One of Hong Kong’s most renowned medical scientists has called for the Greater Bay Area to open its doors to genetic testing firms from the city and extend patent protection there.
Professor Dennis Lo Yuk-ming of Chinese University said the moves would be important steps towards realising Beijing’s ambitions of creating a hi-tech region that could compete with other leading economic clusters such as Silicon Valley in the United States or Tokyo’s Bay Area.
“If the Greater Bay Area wants to compete with technology pioneers in other bay areas, there should be more flexibility and encouragement for people to start their own businesses,” Lo said.
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For a start, he said, the current ban on Hongkongers opening genetic testing companies in mainland China could be lifted.
“It will be very important to do so,” he said, explaining that Hong Kong, with only 7.5 million people, would not be able to develop influential hi-tech companies.
But that would be possible in the bay area, which connects Hong Kong, Macau and nine cities in Guangdong province, with a total population of 72 million people.
He said genetic testing businesses were tightly regulated on the mainland and could be run only by companies with a mainland background.
An associate dean of Chinese University’s medical school and a biotechnology researcher for more than 20 years in Hong Kong, Lo won the Breakthrough Prize in Life Sciences last month. Described as the global “Oscars of Science”, it came with prize money of US$3 million (HK$23 million).
He was honoured for discovering the presence of fetal DNA in the blood of pregnant women, enabling prenatal testing for Down syndrome and other genetic diseases.
His achievement led to the development of a non-invasive prenatal test using blood samples only, now used by more than 7 million women every year in more than 90 countries.
Based on a similar idea, he also devised a screening tool to detect about 50 types of cancer with a few drops of blood.
Lo spoke to the Post last week after Chief Executive Carrie Lam Cheng Yuet-ngor suggested that Hong Kong create a regional hi-tech and innovation hub together with neighbouring Shenzhen.
On a visit to Shenzhen earlier this month, Chinese President Xi Jinping also called for efforts to foster the integrated development of Hong Kong, Macau and the mainland cities in the Greater Bay Area.
Lo said there was a need to break down existing barriers in the region to speed up the development of innovation.
Aside from allowing Hong Kong genetic testing companies to operate in the area, he said there was also a need to extend the patent protection available in Hong Kong to the mainland.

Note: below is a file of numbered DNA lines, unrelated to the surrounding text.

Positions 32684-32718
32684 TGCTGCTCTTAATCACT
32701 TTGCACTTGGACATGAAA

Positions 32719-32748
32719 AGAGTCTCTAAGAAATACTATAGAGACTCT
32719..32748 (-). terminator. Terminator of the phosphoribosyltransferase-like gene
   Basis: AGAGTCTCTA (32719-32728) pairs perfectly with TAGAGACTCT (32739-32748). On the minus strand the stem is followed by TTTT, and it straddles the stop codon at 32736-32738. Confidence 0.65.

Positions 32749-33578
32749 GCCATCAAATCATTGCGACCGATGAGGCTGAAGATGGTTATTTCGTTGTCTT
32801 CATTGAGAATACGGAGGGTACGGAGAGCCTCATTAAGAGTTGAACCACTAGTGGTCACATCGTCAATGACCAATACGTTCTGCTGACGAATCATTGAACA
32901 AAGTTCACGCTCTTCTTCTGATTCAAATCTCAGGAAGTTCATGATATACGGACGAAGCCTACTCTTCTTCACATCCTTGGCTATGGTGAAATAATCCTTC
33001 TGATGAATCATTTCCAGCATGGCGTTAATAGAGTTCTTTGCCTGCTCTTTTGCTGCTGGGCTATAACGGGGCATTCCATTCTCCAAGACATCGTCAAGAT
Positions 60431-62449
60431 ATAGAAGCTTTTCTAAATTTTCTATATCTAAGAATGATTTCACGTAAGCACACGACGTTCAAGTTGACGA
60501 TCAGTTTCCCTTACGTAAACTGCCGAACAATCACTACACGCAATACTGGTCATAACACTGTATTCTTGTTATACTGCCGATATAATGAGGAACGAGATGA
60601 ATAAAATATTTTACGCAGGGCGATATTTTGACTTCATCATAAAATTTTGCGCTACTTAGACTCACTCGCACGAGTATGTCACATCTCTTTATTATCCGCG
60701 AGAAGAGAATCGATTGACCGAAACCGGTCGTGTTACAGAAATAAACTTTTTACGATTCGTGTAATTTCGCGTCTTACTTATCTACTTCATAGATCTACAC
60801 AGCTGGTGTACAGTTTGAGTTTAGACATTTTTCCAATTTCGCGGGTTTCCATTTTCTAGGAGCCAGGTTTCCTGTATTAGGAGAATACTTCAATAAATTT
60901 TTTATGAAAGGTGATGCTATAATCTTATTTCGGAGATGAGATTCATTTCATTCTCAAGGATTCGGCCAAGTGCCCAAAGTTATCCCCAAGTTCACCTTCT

Lo said patents were important as they gave researchers a sense of ownership of their inventions and fostered commercialisation of findings, which could extend the technology to more people.
Currently, however, a patent registered in Hong Kong to protect an invention does not automatically extend to the mainland.
So someone such as Lo who hoped to introduce an invention for public use in the Greater Bay Area must apply for patents in three jurisdictions – Hong Kong, Macau and the mainland.
“When we are talking about the integration in the Greater Bay Area, could there be a system that allows me certain rights in the region if I have a patent in Hong Kong?” he said. “That would be very valuable.”
He pointed out that in the United States, a patent granted anywhere in the country would be valid in the Silicon Valley in the San Francisco bay area as well.
Introducing such integration would not only strengthen the Greater Bay Area’s global competitiveness, but also bring benefits on both sides of the border.
He said Hong Kong’s universities ranked highly in the world and were incubators of new ideas.
“Opening up the Greater Bay Area could encourage more academics to go there to start businesses,” he said. “If you have dedicated more than a decade to developing a technology, naturally you would hope that more people will benefit.”
As an internationally acclaimed scientist, Lo said his advice for other researchers was to take on something not done by others, look for details that appear counter-intuitive, and work in a team.
Lo’s discovery, identifying fetal DNA in maternal blood, took him years of research and numerous wrong turns along the way. He was cooking instant noodles one day when he had his eureka moment that finally led to success.
He said: “You can’t treat your work as work. It would be very stressful to think about work after getting off duty. But if you see it as a hobby or an interest, the way I do, it would not be a problem.”
This article Top scientist calls for Hong Kong genetic testing firms to be allowed in Greater Bay Area first appeared on South China Morning Post